Friday, July 24, 2009

The hap hap happiest writer

A sketch of Evelyn Waugh. He loved kittens*, babies**, and the films of Shirley Temple.***

* possibly a lie
** definitely a lie
*** well, yes, another lie.

Monday, July 20, 2009

The Curé d'Ars Today

A design for the re-release of this book, first published around 25 years ago.

Friday, July 17, 2009

St. Raymond of Penafort

You may be asking, if you saw my post at SmallPax today, why Dominican Saints are so awesome. The answer: I don't know.

Anyway, here's St. Raymond of Penafort. According to legend:

Aside from his scholarly pursuits, Raymond preached with untiring zeal to the Jews and Moors (Arab invaders of Spain). He also acted as spiritual director for King James of Aragon and Saint Peter Nolasco, whom he aided in founding the Order of Our Lady of Mercy (Mercedarians) for the ransom of captives from the Moors.

King James valued Raymond so highly that on several occasions he sent him on missions to the Holy See. At one time, however, he stoutly resisted Raymond's admonitions regarding chastity, and a miracle was required before the monarch consented to reform his life. This miracle took place during a visit to Majorca on which Raymond had accompanied the king in the hope of strengthening Christianity there. They had been on the island only a short time when Raymond discovered that the king was involved in a sinful love affair with a woman of the court. The king refused to listen to Raymond's protests, and when Raymond threatened to leave the island, the king threatened with death anyone who would give him passage.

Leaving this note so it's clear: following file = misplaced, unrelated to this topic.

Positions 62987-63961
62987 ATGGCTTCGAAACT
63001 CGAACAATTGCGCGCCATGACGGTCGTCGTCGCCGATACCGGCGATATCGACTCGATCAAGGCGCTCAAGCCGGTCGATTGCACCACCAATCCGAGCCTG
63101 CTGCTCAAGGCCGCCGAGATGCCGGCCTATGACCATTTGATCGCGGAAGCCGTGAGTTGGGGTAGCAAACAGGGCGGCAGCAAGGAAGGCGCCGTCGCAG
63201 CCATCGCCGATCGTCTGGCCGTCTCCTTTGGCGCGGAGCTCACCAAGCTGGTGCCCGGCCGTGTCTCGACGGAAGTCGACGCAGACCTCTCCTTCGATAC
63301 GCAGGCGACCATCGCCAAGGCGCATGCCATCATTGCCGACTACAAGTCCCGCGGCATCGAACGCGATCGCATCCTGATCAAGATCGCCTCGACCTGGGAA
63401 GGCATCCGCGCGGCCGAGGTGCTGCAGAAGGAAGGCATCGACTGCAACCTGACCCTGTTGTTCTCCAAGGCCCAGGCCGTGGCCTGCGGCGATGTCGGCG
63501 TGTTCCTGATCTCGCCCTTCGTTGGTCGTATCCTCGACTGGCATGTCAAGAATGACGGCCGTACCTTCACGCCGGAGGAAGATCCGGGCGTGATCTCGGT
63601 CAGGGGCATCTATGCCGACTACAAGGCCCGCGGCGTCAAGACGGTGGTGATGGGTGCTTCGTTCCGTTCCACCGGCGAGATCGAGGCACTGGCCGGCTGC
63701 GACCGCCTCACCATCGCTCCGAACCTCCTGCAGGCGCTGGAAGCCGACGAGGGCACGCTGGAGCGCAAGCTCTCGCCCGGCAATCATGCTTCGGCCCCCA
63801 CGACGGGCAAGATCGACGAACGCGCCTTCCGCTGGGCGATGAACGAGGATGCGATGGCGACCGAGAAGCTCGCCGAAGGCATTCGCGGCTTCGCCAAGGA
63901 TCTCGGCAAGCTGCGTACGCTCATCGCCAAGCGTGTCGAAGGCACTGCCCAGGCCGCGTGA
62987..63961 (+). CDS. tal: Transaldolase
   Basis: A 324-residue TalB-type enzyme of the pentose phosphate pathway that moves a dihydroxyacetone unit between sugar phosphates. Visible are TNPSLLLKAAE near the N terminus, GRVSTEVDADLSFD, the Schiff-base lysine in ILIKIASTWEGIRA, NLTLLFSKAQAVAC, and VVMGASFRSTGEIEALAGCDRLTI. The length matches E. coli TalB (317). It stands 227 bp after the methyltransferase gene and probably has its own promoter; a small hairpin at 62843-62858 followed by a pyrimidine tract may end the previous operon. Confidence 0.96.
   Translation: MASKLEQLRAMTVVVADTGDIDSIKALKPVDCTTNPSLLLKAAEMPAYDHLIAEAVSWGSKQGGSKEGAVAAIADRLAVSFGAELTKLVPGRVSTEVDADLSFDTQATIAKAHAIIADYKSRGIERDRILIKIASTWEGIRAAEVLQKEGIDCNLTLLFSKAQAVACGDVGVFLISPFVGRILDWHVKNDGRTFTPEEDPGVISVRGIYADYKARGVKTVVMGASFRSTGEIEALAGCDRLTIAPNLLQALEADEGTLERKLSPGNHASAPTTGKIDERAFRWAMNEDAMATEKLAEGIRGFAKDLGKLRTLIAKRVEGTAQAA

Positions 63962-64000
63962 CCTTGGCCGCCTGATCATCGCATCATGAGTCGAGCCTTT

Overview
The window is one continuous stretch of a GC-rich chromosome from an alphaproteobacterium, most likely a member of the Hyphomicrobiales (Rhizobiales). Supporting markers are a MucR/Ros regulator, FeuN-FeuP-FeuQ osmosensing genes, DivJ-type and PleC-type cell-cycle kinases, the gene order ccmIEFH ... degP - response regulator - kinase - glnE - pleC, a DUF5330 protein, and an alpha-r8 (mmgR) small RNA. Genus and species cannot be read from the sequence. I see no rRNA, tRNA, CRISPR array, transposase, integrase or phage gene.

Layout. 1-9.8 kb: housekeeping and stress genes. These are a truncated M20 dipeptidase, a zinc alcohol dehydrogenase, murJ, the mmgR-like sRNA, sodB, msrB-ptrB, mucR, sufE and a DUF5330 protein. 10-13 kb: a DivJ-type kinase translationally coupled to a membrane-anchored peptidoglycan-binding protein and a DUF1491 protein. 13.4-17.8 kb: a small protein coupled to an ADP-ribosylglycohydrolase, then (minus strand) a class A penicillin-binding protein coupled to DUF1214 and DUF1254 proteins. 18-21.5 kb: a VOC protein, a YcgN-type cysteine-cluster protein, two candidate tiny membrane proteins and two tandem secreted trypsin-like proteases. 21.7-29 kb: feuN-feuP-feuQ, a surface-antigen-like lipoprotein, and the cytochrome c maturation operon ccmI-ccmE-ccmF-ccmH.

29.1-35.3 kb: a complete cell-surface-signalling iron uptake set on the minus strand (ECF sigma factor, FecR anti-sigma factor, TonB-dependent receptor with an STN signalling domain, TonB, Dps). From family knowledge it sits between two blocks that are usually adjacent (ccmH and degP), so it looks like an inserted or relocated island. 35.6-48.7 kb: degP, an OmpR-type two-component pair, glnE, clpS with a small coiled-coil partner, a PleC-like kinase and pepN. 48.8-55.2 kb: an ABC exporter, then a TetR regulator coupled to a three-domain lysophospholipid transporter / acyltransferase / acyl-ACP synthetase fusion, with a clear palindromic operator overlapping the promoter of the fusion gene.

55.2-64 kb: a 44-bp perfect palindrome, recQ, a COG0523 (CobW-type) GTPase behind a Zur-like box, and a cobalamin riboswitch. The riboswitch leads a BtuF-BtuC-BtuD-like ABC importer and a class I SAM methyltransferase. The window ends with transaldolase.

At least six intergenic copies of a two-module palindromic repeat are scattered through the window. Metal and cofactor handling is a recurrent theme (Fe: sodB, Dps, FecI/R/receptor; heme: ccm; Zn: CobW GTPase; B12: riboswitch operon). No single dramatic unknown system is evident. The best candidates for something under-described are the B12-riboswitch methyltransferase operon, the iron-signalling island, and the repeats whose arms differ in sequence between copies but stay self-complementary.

Thereupon, or so it is said, Raymond spread his cloak on the water, set up his staff as a mast, and, having rigged up a corner of the cloak as a sail, boarded this miraculous "boat," setting his course for Barcelona. He arrived there the same day, having covered 140 miles in about six hours. A great crowd assembled at the waterfront witnessed the end of this marvelous voyage, which inspired numerous conversions.
Read more here. Though it isn't official, I would say he is the patron saint of windsurfing, having originated it.

Thursday, July 16, 2009

Half-hour cover: A Short History of the World

A Short History of the World by J.M. Roberts is a pretty good overview of history, which mostly consists of peoples and nations beating the crap out of each other.

Wednesday, July 15, 2009

Mick Wiggins

I was introduced to Mick Wiggins' art via the cover to My Family and Other Animals by Gerald Durrell. The Caustic Cover Critic has an interview with him--he does this great retro-looking art in Photoshop using a mouse. Sort of a high-tech luddite, in a good way. Check it out!

Monday, July 13, 2009

Half hour cover: The Metamorphosis

Stupid Blogger compression makes this look chock-full-o'-artifacts, so clicky for better view.

Monday, July 6, 2009

Half hour cover: The Human Factor

A novel of espionage by Graham Greene, The Human Factor is one of his typical later (1970's) spy books that (sort of like John le Carré) shows a weariness with the Cold War. It concerns double-agents and secret government-sanctioned murder, among other things. Codes sent by the number of times a telephone rings figure into the plot, and so into my design.

Wednesday, July 1, 2009

Half hour cover: The Golden Age

The Golden Age is the first book in a trilogy by John C. Wright. The paperback that I read had a cover that (I thought) inadequately portrayed what the book was about, which is a semi-humorous sci-fi novel set in the far future in which people are normally surrounded by computer-generated imagery instead of reality. The sun and Neptune figure into the plot, as do masquerades, so I put these on the cover.